Yesterday President Donald Trump stated, "I will be meeting with President Xi. I will be meeting with President Putin also." Implying that the occasion will be the June G20 meeting in Japan, Trump made this emphatic announcement at a joint press conference this afternoon with his guest, Hungarian Prime Minister Victor Orban, at which occasion Trump was hit with raucous questions from the reporters, most all focussed on the fraught situations of U.S. tariffs with China, and confrontation with Iran.
In the spirit of Trump's announcement, Sec. of State Mike Pompeo is now on his way to Sochi, where he is deployed to meet with Russian Foreign Minister Sergei Lavrov today, and also, it is expected, to meet with President Vladimir Putin directly. Also in Sochi yesterday, Lavrov met with Chinese Foreign Minister Wang Yi. Their talks concerned not only preparations for President Xi Jinping's upcoming June visit to St. Petersburg, for the Russian International Economic Forum, but how to further integrate the Eurasian Economic Union with the Belt and Road Initiative, into what the Russian Foreign Ministry today called, "building a Greater Eurasian Partnership."
This pace of Great Power diplomacy is sorely welcome, given the many dangers now threatening to explode into terrible crises.
What is required is the highest level of collaboration, to start solving pressing problems. For the Pompeo visit to Sochi, the question of stopping the threat of nuclear war will be uppermost, according to the Russians. Foreign Ministry spokesman Sergei Ryabkov said bilateral talks are the focus for extending the START treaty, which runs out in 2021. In Trump's phone call with Putin earlier this month, Trump said he wants a nuclear-arms control deal that will "get rid of some of the tremendous firepower that we have right now."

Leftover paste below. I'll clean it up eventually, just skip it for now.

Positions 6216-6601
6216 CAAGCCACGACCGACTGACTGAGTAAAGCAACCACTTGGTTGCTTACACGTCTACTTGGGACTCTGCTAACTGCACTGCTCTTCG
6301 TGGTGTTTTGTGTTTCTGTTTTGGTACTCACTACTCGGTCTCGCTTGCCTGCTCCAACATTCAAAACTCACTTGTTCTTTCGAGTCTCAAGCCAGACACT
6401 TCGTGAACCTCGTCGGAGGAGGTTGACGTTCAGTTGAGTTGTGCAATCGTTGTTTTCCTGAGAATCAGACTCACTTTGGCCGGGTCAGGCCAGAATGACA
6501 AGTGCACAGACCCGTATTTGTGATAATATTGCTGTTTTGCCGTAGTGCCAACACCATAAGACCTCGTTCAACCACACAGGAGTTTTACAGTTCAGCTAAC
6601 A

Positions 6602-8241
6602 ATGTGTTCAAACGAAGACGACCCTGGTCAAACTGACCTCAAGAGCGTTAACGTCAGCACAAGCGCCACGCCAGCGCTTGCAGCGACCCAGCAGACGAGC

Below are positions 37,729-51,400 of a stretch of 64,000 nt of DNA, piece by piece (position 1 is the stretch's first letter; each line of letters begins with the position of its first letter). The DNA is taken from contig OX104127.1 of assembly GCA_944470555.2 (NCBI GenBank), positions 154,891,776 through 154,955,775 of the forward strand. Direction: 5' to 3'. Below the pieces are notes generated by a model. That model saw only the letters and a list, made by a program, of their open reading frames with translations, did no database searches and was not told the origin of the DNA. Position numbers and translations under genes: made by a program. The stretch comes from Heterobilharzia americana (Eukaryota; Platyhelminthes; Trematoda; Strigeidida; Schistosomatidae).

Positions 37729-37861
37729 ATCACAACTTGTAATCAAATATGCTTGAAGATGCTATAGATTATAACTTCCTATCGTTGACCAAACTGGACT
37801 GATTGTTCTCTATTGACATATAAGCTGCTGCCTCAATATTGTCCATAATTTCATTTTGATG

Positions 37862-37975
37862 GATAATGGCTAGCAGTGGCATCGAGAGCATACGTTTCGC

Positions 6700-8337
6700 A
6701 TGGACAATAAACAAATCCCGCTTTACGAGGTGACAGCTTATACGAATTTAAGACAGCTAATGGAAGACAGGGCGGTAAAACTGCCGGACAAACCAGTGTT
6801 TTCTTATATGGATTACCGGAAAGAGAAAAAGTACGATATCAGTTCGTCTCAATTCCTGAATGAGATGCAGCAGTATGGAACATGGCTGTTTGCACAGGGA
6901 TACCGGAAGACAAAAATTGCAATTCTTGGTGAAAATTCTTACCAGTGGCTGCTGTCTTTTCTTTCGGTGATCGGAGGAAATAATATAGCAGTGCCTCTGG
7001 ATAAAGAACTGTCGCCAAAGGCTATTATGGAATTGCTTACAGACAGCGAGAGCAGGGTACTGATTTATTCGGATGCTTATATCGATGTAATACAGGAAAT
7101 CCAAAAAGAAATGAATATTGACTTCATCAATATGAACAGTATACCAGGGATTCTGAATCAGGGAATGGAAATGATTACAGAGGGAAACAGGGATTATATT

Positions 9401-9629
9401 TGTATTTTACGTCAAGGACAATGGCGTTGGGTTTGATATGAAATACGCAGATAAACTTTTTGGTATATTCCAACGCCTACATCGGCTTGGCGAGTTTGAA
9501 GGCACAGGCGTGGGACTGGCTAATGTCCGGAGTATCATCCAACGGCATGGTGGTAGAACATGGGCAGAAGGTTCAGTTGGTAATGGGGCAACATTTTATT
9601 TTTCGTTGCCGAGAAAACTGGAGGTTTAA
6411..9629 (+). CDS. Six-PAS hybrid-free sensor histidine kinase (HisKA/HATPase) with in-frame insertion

This level of thinking is also urgent to bring to the trade relations between the United States and China. The true mutual interest of these two powers, involves re-setting trade relations between themselves and with other nations, in terms of common interest economic goals ranging from joint space missions, to joint earthly tasks—especially the mission of modernizing the infrastructure and productive platform of North and Central America. In other words, the spirit of the New Silk Road in action.
However, for the moment, President Trump is very much taken with the "math" of tariffs and money. He extolled how tariffs on China are good for the U.S. at the White House , and the Office of the U.S. Trade Representatives posted more details on the timing and rates of the newly announced U.S. tariffs against China. China also announced new tariffs on $60 billion worth of (some 5,000) imported items from the U.S., ranging in rates from 5 to 25 percent. Trump said, "I love the position we're in....we're taking in billions of dollars." He said that, "We do much less business with China than they do with us..." He reported on how a small part of the customs revenue—maybe $15 billion—will then go to U.S. farmers, until things are worked out.
Fortunately, the door remains open for diplomacy to change this approach. Though no exact schedule is arranged, U.S. Trade Rep. Robert Lighthizer is invited to Beijing, according to Larry Kudlow, Trump's Director of the National Economic Council, speaking last night on Fox News Sunday.
The circumstances cry out for the wisdom of Lyndon LaRouche, who said to always proceed from the highest overview. Beware of the geopolitical traps. What can be the crucial element in furthering the potential for world diplomacy, right now, is the release this week of a mass run of the LaRouchePAC memorial document for Lyndon LaRouche. Today's release states:
"LaRouchePAC has just released 10,000 copies of the 64-page pamphlet, `Retoring the Soul of America: The Exoneration of Lyndon LaRouche' for circulation throughout the United States.
The distribution of this pamphlet in hard-copy, and electronic format, is the leading edge of the fight to effect a profound shift in U.S. and world policy, not merely to right a historical wrong, but to move into the future on a profound footing of cultural and scientific progress informed by a passion for truth, beauty and justice."